A stinging defeat for the government

In a major setback for the Affordable Care Act, the D.C. Circuit just released a fractured opinion invalidating the IRS’s rule extending tax credits to federally facilitated exchanges.

The case, Halbig v. Sebelius, centers on the portion of the ACA governing the calculation of tax credits. The statute specifies that tax credits are available to most people who purchase a health plan “through an Exchange established by the State under 1311.” (See my earlier posts for a more detailed recap.) About two-thirds of the states, however, declined to establish exchanges. In those states, the federal government stepped in and established the exchanges on the states’ behalf.

In today’s opinion, the D.C. Circuit held that a federally facilitated exchange isn’t “established by the State under 1311.” As a result, the IRS can’t offer tax credits to those who purchase plans on such exchanges. Since the average estimated tax credit in 2014 is $4,700, the ruling threatens to deprive tens of thousands of people in Texas, Florida, Ohio, Michigan, and many other states of the means to buy health insurance.

In his opinion for the Court, Judge Griffith starts with the text of the statute. He first acknowledges that a federal exchange is a 1311 exchange, even if it’s established by the Secretary of HHS under 1321 of the ACA. After all, section 1321 instructs the Secretary to establish “such exchange” if a state fails to do so. In context, “such exchange” clearly refers to a 1311 exchange.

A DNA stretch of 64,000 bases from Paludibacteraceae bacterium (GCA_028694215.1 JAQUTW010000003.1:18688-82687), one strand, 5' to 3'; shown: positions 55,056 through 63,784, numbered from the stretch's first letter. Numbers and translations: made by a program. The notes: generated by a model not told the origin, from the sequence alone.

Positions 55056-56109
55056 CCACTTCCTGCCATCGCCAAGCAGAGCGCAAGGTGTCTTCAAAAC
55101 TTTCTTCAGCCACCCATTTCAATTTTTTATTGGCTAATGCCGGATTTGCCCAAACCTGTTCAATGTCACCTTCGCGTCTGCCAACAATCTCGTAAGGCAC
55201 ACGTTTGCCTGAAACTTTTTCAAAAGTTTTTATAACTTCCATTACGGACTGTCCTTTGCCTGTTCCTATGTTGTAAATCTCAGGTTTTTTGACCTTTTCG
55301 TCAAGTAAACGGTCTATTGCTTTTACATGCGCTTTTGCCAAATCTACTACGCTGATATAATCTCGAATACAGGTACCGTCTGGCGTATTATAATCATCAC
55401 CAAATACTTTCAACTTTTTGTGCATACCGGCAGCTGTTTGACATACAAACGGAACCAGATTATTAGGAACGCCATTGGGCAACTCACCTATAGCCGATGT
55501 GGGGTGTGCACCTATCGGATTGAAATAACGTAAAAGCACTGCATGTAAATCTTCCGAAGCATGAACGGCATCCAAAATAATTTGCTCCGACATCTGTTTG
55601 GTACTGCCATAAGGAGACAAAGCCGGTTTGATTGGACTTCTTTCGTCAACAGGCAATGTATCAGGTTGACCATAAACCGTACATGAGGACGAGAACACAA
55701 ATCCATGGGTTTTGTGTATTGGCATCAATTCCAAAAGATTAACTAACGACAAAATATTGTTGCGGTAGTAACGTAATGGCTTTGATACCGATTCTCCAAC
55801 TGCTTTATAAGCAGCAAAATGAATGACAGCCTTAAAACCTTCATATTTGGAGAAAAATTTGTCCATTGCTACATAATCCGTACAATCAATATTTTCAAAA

But that’s not enough. As Griffith sees it, “[t]he problem confronting the IRS Rule is that subsidies also turn on … who established them.” The statutory text requires the exchanges—even those established under 1311—to be “established by the State.” Because federal exchanges aren’t established by a state, but by the federal government, individuals who purchase a plan on federally established exchanges are ineligible for tax credits.

Griffith then turns to the larger statutory context, and to the government’s claim that a cramped construction of the statute “would render several other provisions of the ACA absurd.” What about the ACA requirement that federally established exchanges report on who receives tax credits? Wouldn’t that be superfluous if no one received any such credits? “Not so,” says Griffith. “Even if credits are unavailable on federal Exchanges, reporting by [federally established] Exchanges still serves the purpose of enforcing the individual mandate.”

What about the ACA provision stating that “qualified individuals” can buy plans on an exchange? Since a “qualified individual” is defined in the statute to mean someone who “resides in the States that established the Exchange,” Griffith acknowledges that giving this provision its plain meaning would mean that “the 36 states with federal Exchanges … have no qualified individuals.” Even so, he says, “[t]he government … tilts at windmills.” In Griffith’s view, “[t]he obvious flaw in this interpretation is that the word ‘only’ does not appear in the provision.” People in states with federally facilitated exchanges should be allowed on those exchanges, even if the statute might at first glance appear to preclude them from doing so.